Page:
What is the Myra Canyon Trestle Restoration Society all About?

Posted by Justin Havre on Tuesday, May 5th, 2015 at 11:48am.

Kettle Valley Railway - Image Credit: http://en.wikipedia.org/wiki/File:Myra_Canyon_Section_of_the_Kettle_Valley_Railway_August_2003.jpg

The Myra Canyon Trestle Restoration Society is the organization that was created by members in 1993 who wanted to recognize the trestles and trails of Myra Canyon that had become unsafe from vandalism and destruction.

With the removal of timbers and tiles from the trestles that were tossed over edge or pilfered, large gaps were formed on the decks making passage over them dangerous. The Myra Canyon Trestle Society formed to save the trestles and prevent further destruction. Here is a look at what the society is all about.

What is the goal of the Society?

The Myra Canyon Trestle Restoration Society has three main objectives. First and foremost, they work to upgrade trestles at Myra Canyon for a safer passage for public visitors. They also work to preserve, promote and protect the heritage, environmental and historical features of the Canyon.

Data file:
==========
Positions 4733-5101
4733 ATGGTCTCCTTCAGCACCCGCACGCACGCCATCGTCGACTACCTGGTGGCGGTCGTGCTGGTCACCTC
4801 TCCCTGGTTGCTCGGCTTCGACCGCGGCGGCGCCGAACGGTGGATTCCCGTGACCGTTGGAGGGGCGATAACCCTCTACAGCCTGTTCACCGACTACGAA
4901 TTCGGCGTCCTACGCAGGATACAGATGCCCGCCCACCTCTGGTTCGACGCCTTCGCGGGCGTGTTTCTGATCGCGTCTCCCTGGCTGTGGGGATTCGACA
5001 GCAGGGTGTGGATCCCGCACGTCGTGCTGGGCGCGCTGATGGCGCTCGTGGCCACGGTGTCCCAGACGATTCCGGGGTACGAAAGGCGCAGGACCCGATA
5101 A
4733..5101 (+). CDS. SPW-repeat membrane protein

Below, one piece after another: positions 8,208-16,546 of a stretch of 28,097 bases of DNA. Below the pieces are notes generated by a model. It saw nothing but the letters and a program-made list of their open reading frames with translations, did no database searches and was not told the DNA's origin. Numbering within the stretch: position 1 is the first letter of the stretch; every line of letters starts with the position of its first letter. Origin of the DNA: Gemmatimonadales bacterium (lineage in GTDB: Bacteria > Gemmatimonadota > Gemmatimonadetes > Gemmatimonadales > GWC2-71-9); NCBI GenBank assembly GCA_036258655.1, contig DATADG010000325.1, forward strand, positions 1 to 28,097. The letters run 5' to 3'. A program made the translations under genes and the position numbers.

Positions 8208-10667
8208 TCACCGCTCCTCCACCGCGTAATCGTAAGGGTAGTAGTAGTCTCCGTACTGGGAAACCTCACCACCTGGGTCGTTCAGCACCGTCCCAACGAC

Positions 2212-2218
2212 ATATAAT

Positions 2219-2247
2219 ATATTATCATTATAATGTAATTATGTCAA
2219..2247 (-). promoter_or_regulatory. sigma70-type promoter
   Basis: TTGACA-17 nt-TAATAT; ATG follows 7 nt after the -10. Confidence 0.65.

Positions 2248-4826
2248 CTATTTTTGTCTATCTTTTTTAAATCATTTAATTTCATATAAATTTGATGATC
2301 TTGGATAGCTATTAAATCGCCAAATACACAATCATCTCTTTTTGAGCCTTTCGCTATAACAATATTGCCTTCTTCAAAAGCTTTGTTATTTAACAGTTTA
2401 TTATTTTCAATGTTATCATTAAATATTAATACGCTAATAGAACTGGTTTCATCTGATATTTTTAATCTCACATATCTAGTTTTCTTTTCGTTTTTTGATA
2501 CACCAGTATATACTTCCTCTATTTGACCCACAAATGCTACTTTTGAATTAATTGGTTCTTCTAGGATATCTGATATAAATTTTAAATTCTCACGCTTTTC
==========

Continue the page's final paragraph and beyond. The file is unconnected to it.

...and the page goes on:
Lastly, they work to maintain and continually improve the former Kettle Valley Railway right-of-way between Little White Forest Service Road at Mile 90.5 and Myra Forest Service Road at Mile 84.5 to include tunnels, parking facilities tunnels and trail ways.

Being a non-profit society in the community, they have around 150 members and growing. Members can join for $10 by completing an online form and paying the membership fee.

Disastrous Fires of 2003 and Reconstruction of the Trestles

Back in 2003, the Okanagan Valley saw its fifth year of droughts making forest fires more dangerous. In August lightning struck in Okanagan Mountain Park which started a fire. Burning for a month, the fire consumed over 200 Kelowna homes, 20,000 acres of fore and parkland and eventually reached the Myra Canyon trestles in September.

After destroying 12 wooden structures and damaging two steel bridges, along with the trail and amenities built over the years, the trestles had to event be rebuilt. The first trestle was rebuilt in 2004 and five more were completed in 2005 and eventually 8 more by 2008.

This is a look at the important work that the Myra Canyon Trestle Restoration Society does in the community.

Justin Havre

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